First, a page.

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Taking the PlayStation VR for a Spin

posted in: Tech Trends, VR Tech


If Virtual Reality Demos were a game of Bingo, I’d be shouting out and waving my card in the air.

The PlayStation VR was the last of the major HMDs (Head Mounted Displays for the less geeky amongst us) that I hadn’t yet tried, so it was with titillation that I unpacked the box that contained my loan from Sony this week.

There was, understandably, quite a long wait to get that loan, however, so by now there are many (MANY) in-depth reviews available on the web, done by people with quite a bit more time to play games than I can manage these days. So if you’re after one of those knit-picking, dissecting accounts full of technical minutiae, you won’t find it here. This is a brief account of my experience, from the perspective of a VR fangirl.

The PlayStation was the last of the current VR headsets I hadn't yet tried Click To Tweet

I won’t compare the PlayStation VR to mobile headsets such as the Samsung Gear, Daydream or even Cardboard, nor to the Microsoft HoloLens, as mobile VR and Augmented/Mixed reality provide quite different types of experiences. The PlayStation VR sits in the same category as the HTC VIVE and the Oculus Rift – powerful, tethered devices that have to be connected to a powerful computer via a cable.

The PlayStation VR was very comfortable to wear Click To Tweet

One of the key selling points of the PSVR is that if you’ve already got a PS4 console it retails for about half the price of those equivalent headsets. The other – after having tried it on – is that it is by far the most comfortable of those. After playing a broad range of games, demos and experiences on the headset, I never felt discomfort from actually wearing it, and it was very easy to adjust accurately to fit around my head. I was also extremely impressed by the high resolution of the display.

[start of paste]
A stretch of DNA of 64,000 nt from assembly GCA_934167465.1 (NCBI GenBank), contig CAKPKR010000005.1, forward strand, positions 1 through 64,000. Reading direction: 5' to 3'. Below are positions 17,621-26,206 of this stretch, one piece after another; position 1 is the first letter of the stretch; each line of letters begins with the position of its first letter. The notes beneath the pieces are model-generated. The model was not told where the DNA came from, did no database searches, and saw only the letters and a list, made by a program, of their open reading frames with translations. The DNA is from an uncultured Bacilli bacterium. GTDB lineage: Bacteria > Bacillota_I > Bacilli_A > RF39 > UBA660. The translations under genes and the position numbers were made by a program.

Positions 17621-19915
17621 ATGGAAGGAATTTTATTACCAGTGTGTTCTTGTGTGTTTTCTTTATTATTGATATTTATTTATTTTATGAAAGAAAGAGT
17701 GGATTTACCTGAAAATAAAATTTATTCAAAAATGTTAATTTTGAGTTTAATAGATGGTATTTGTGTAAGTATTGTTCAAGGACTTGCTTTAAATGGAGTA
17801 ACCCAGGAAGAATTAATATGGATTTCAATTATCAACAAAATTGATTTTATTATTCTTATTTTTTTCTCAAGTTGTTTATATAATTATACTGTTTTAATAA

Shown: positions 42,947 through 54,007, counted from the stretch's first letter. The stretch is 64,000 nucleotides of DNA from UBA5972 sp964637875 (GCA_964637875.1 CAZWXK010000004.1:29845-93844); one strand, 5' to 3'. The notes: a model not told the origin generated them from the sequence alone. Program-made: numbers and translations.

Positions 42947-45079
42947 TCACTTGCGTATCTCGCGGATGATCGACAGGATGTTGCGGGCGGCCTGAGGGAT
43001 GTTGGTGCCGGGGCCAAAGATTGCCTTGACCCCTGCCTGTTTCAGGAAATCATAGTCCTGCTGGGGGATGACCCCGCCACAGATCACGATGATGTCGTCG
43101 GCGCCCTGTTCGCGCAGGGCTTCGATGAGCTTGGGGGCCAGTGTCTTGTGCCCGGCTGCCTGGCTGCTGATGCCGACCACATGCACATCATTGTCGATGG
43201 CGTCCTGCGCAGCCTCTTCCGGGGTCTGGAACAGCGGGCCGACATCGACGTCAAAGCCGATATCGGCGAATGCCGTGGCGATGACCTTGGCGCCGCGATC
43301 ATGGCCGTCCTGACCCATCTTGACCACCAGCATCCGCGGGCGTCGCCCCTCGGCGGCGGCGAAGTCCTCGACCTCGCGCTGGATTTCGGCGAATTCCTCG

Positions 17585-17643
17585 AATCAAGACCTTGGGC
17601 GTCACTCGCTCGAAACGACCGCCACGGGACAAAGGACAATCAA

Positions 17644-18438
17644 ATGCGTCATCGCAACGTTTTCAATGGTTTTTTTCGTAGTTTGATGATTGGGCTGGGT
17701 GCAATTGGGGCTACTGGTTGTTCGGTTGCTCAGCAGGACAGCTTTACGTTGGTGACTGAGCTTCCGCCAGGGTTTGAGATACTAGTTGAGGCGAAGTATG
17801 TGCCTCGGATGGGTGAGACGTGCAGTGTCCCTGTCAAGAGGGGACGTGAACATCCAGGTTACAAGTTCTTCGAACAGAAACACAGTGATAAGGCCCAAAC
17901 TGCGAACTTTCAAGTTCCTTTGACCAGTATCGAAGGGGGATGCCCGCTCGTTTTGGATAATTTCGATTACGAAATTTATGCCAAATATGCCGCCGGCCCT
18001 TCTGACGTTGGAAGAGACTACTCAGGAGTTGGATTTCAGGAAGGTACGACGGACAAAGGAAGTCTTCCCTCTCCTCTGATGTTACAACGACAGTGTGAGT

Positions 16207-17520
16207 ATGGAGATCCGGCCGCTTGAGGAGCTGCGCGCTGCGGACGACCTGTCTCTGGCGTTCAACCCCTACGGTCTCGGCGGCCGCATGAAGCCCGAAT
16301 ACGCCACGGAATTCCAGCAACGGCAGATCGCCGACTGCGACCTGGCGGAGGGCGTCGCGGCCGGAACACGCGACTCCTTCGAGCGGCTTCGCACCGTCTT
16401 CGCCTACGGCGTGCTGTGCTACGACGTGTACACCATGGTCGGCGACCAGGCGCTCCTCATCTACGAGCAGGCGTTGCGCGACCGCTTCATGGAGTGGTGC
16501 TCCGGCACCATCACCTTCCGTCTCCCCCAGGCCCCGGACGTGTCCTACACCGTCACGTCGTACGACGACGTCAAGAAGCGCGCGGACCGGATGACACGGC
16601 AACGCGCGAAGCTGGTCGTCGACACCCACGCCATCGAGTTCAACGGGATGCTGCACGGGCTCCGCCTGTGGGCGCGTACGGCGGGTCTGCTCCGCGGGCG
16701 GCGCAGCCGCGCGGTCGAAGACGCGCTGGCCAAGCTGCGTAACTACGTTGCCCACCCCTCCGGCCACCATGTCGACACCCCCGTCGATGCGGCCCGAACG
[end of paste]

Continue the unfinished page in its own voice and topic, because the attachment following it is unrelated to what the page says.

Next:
We're still a long way from being able to comfortably play long, intensive games in VR Click To Tweet

But although I felt no discomfort from physically wearing the headset, the intensity of the experience made it very difficult to play games – specially fast-paced ones – for any length of time.


Being a snooker fan, my husband insisted I tried on Hustle Kings, and I have to say that – even though it’s absolutely not my bag – I was rather surprised by how much I enjoyed just hanging out in that hall, listening to the naff music that somehow always manages to get itself stuck in my head. It goes to show that in VR, it is often the ordinary experiences that turn out to be the most pleasurable and addictive.

Snooker is a surprisingly addictive experience in VR, as it turns out Click To Tweet

I’m a huge fan of Resident Evil, and was very much looking forward to playing Resident Evil 7 Biohazard in VR, but I couldn’t last more than 10-15 minutes at a time before having to take quite long breaks to settle my queasy stomach. Now, I should caveat that I am very sensitive to simulator sickness, so it is entirely possible that other people might last much longer, but from what I heard, we’re still a long way off from being able to play long games such as RE7 entirely in VR.


The biggest thrill is to step into your favourite game, just stop and stare Click To Tweet

Yet the biggest thrill is still to step into your favourite game, and just stop and stare. And it’s exactly in these open world, sandbox-type experiences – such as you get in games like The Last of Us – that VR in its current form becomes most enjoyable. Eventually, as features such as frame rate, graphics processing and resolution continue to improve, the discomfort I felt is also likely to become less of an issue. It is important to remember, after all, that all of these devices are first-generation headsets. But judging by what I’ve seen so far, we’ve got a long and bright road ahead.

For companies looking to get into VR/AR/MR our Virtual Reality Consultancy services offer guidance on how these technologies can enhance and support your brand strategy.

Alice Bonasio is a VR Consultant and Tech Trends’ Editor in Chief. She also regularly writes for Fast Company, Ars Technica, Quartz, Wired and others. Connect with her on LinkedIn and follow @alicebonasio and @techtrends_tech on Twitter.